It comes as a surprise to many that the orbit of the moon around the sun has no loops in it. Indeed, it is a convex curve not very different from the orbit of Earth around the sun.
How far away from Earth would our moon have to be for the moon's orbit around the sun to have a loop? How far away for it to be nonconvex?
Assume all orbits are circular and all lie in the same plane (so that "loop" and "convex" have clear planar meanings), the Earthsun distance is 93 million miles, the Earth's orbit requires 365 days, and the moon's orbit around Earth takes 27 days (and that is constant in this problem). Using such approximations has negligible impact on the problem.
Note that the moon's orbit is "prograde": in the same direction as Earth moves around the sun. Both motions are counterclockwise, viewed from our north pole.
Initially I thought that the boundary between a convex lunar path and a concave lunar path would be at the point where the fullmoon position (opposite the sun) would form the vertices of an almostdodecagon (nonclosed, as there aren't an integral number of months in a year), where the newmoon positions (between earth and sun) were at the midpoints of the pseudododecagon.
However I realized that at full moon, the moon would not be headed directly toward the new moon position, so it would extend outside the dodecagon and then approach it asymptotically, implying it's already concave, so this is not the boundary condition.
Thinking further leads me to conclude that we want the inward acceleration to equal the outward acceleration at new moon. The outward (towards earth) acceleration, from earth's gravity is v^2/r where v is the moon's velocity relative to the earth and r is its distance from the earth.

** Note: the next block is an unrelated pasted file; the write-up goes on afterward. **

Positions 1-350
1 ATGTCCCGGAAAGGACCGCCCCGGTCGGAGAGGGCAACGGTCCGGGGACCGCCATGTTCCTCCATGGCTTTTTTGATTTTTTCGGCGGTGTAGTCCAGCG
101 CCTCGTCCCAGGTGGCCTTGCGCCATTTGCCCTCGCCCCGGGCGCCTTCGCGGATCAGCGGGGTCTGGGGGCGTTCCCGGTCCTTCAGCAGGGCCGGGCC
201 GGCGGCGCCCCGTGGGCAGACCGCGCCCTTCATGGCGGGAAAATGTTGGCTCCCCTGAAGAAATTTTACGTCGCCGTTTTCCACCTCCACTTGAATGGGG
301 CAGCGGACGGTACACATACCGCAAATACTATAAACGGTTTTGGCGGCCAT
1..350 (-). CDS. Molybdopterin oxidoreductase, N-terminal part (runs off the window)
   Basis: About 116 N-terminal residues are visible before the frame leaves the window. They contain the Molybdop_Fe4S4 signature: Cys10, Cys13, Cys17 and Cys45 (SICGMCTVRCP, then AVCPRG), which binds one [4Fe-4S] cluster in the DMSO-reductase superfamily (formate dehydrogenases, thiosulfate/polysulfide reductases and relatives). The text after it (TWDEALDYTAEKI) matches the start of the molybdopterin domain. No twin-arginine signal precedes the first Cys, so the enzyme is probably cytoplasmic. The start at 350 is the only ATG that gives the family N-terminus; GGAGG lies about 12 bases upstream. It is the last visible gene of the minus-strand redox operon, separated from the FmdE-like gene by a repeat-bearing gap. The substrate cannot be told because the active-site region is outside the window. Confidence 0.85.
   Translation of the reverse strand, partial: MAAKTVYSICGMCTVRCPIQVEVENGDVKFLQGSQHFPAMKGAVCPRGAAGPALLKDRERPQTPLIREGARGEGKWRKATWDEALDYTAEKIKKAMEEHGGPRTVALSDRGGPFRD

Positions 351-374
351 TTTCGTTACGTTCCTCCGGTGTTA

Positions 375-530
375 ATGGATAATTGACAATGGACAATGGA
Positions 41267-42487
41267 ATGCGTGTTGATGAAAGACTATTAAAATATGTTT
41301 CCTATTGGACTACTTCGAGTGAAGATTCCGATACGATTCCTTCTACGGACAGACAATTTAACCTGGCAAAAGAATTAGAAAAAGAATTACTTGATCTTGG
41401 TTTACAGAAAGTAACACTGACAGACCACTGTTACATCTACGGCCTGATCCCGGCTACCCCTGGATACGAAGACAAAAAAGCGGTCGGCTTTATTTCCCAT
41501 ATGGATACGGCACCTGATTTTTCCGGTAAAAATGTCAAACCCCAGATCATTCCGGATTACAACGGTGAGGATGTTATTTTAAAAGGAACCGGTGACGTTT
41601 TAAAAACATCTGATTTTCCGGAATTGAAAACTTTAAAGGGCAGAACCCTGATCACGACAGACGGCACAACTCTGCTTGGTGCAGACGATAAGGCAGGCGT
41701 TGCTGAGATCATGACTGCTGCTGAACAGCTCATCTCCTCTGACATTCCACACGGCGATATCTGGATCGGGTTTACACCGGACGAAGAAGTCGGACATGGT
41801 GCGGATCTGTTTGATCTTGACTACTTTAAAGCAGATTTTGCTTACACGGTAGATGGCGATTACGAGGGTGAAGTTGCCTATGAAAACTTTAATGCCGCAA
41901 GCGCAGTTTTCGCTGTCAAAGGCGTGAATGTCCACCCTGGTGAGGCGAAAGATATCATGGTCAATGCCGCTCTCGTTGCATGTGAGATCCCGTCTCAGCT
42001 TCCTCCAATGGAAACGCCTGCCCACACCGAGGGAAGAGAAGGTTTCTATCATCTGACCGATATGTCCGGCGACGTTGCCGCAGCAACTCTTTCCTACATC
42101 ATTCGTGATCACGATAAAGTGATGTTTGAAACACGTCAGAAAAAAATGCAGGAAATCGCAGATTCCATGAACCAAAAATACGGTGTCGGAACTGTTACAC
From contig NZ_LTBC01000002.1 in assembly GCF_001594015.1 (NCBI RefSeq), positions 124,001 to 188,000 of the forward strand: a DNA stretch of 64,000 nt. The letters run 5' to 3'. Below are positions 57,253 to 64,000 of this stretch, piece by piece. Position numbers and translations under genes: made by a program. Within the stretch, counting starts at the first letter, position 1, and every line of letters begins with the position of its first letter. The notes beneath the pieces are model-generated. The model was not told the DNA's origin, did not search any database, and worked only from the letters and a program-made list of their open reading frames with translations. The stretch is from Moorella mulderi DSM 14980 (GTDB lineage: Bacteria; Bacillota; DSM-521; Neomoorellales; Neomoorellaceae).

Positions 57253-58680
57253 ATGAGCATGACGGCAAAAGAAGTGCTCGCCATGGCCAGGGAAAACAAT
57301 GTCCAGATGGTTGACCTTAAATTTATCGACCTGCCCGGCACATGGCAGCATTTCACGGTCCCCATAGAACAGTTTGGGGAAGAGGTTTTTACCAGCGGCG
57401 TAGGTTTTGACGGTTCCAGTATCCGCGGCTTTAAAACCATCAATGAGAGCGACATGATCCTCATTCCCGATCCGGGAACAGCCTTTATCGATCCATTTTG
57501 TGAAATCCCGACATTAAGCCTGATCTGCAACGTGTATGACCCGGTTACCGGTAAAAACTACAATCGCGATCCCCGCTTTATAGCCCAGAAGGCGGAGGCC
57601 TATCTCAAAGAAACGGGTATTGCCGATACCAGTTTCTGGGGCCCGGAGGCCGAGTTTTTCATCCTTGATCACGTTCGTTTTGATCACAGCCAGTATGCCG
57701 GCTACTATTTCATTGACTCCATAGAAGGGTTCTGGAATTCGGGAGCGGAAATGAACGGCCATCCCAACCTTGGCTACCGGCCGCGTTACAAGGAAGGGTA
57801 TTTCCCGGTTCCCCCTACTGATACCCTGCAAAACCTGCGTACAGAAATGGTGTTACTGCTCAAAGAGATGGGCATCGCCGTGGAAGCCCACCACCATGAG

The inward (towards the sun) acceleration would be the same formula but with v relative to the solar system and r the distance from the sun.
As the earthmoon system moves 2*pi*93,000,000 miles in 365 days, either of these is moving 1,600,000 mi/day around the sun.
Let r represent the lunar distance from earth. Its speed is then 2*pi*r/27 ~= .116*r mi/da.
Setting
(1.60x10^6)^2/(93x10^6) = .116^2 * r
r = (1.60x10^6)^2/(93x10^6) / .116^2
This is over 2 million miles, over 8 times its actual distance.
This ignores the fact that the speed of the moon would be considerably less if it were that far away from the earth, but I believe the spirit of the problem is more mathematical that in accord with physical reality, as the relation between distance and velocity is not mentioned in the puzzle.
In fact I think a balance between the gravitation of the sun and of the earth (resulting in equal accelerations in opposite directions), using the appropriate relations of speed to distance, would actually place the moon at one of the Lagrangian points of the earth's orbit, where the moon kept station between the earth and the sun, rather than going around the earth.

Posted by Charlie
on 20210520 11:22:45